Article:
X Games ends Moto X best trick, snowmobile events

DENVER (AP) — The X Games will no longer feature the snowmobile or Moto X best trick competitions.

ESPN, which sanctions and televises the X Games, announced the cancellations Tuesday. The X Games still plans to hold other snowmobile events at Winter X, along with motorcycle competitions at Summer X.

The safety of snowmobiles came under scrutiny after two incidents in January in Aspen, Colo., including the death of Caleb Moore from injuries he sustained when his 450-pound sled rolled over him after a backflip gone wrong during a freestyle competition. It was the first death in the 18-year history of the X Games.

Later, in best trick — the discipline that was eliminated — a snowmobiling newcomer tumbled off his machine after a failed maneuver, only to have the throttle stick when it landed and the snowmobile veer into the crowd as fans scrambled to get out of the way. No one was seriously injured.

ESPN said in a statement released Tuesday: “This change reflects our decision to focus on motor sports disciplines which feature athletes who also compete in multiple, world-class competitions (e.g., professional events and tours) reflecting the highest degree of athlete participation, competitive development and the global nature of our X Games franchise.”

ESPN spokesman Danny Chi explained in an e-mail the elimination of the best trick discipline was under consideration before Aspen and “our review of snowmobile freestyle continues.”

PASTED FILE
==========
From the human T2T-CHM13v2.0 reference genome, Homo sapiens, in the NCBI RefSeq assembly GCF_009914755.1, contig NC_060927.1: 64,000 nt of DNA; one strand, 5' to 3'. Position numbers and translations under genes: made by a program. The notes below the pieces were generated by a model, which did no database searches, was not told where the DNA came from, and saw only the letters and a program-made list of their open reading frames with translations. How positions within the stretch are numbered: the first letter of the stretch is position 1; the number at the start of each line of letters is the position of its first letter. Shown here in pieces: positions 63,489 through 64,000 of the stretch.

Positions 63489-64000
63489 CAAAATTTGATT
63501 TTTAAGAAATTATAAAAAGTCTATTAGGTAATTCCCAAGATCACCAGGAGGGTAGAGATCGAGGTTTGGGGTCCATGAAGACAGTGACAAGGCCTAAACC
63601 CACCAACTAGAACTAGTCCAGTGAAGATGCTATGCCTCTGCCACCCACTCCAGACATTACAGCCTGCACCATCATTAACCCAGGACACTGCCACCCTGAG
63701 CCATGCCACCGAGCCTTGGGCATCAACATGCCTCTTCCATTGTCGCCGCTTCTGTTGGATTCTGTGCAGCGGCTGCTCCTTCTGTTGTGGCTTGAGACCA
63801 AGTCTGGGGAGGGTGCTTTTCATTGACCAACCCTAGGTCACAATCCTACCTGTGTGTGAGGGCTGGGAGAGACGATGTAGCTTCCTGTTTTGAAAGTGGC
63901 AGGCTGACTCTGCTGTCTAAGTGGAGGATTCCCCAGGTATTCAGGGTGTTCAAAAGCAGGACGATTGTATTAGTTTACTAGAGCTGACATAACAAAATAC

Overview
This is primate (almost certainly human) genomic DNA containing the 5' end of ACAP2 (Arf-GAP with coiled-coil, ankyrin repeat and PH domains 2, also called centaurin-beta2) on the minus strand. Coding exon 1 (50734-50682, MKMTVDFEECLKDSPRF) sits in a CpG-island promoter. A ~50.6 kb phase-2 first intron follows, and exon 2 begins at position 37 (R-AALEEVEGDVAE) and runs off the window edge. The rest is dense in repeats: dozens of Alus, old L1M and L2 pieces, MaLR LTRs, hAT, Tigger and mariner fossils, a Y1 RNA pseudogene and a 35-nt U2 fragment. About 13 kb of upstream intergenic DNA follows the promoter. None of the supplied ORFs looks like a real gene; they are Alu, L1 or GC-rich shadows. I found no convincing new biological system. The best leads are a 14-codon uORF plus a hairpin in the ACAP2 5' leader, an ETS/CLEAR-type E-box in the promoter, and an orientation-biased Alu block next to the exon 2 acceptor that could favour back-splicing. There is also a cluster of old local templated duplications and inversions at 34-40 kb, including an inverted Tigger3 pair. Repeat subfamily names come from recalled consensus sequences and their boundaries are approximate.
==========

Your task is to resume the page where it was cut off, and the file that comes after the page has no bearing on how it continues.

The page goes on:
“We will focus on motor sports disciplines that engage athletes who consistently compete in multiple global competitions reflective of the global reach of X Games,” Chi wrote in the e-mail.

Winter X officials recently scratched a snowmobile freestyle demonstration later this month in Tignes, France, so organizers could review safety protocols.

Moore stayed down for quite some time after his crash before walking off with help and going to a hospital to be treated for a concussion. He developed bleeding around his heart and was flown to a hospital in Grand Junction for surgery. The family later said Moore, of Krum, Texas, also had a complication involving his brain.

He died a week after his accident Jan. 31. He was 25.

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